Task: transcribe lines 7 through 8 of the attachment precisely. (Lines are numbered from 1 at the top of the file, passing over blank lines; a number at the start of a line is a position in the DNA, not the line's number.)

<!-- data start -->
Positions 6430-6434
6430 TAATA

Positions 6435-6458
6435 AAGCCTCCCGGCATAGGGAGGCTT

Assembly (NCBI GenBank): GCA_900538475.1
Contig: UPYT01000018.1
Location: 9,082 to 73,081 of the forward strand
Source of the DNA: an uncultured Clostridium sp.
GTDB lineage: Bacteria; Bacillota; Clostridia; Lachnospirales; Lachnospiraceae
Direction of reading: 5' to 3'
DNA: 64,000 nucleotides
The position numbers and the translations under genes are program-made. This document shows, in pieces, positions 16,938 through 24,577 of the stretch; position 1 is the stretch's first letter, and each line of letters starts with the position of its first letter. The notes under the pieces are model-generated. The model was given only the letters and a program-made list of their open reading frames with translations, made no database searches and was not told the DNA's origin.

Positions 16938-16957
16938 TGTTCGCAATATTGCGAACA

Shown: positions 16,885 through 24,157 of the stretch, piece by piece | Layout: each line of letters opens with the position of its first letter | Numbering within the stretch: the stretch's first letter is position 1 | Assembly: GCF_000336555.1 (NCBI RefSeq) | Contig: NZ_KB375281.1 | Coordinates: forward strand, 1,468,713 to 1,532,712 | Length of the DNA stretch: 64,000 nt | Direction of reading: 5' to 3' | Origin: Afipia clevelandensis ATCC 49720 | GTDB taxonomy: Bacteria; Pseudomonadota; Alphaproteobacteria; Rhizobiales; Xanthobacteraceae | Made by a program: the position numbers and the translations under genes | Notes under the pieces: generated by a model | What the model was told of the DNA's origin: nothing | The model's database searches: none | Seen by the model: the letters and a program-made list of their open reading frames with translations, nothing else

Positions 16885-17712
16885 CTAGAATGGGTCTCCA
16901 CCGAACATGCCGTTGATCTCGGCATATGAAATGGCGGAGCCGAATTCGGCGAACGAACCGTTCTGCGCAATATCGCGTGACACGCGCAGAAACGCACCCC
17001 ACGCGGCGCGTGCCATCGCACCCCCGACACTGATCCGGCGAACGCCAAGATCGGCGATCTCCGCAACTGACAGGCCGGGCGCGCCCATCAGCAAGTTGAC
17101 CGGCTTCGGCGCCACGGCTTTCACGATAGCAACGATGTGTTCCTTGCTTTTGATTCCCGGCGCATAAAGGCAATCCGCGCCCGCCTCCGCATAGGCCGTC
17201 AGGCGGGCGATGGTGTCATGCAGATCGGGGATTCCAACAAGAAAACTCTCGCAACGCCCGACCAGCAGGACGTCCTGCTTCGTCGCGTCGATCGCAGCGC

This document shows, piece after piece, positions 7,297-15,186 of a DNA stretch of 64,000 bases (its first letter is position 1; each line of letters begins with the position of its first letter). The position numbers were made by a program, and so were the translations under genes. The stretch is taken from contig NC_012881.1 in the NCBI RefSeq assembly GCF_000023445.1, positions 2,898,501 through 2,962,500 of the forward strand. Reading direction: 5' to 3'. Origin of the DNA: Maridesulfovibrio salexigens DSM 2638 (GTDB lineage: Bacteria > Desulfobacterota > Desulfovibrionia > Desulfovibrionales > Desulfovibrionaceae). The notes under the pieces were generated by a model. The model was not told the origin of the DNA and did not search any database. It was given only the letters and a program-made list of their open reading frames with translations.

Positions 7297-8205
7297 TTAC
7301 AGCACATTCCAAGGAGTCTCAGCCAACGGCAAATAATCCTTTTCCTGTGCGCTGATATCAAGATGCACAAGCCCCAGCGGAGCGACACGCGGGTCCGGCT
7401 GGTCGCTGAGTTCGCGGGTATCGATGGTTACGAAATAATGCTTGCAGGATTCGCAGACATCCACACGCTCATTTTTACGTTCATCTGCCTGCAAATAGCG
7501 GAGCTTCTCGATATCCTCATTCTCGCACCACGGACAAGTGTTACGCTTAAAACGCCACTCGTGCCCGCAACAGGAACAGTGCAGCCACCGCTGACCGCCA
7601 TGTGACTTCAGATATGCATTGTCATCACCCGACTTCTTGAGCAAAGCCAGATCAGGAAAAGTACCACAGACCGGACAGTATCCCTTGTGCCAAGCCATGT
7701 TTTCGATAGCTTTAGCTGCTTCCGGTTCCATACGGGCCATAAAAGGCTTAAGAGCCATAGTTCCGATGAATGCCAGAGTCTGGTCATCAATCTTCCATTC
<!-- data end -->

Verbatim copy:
Location: 9,082 to 73,081 of the forward strand
Source of the DNA: an uncultured Clostridium sp.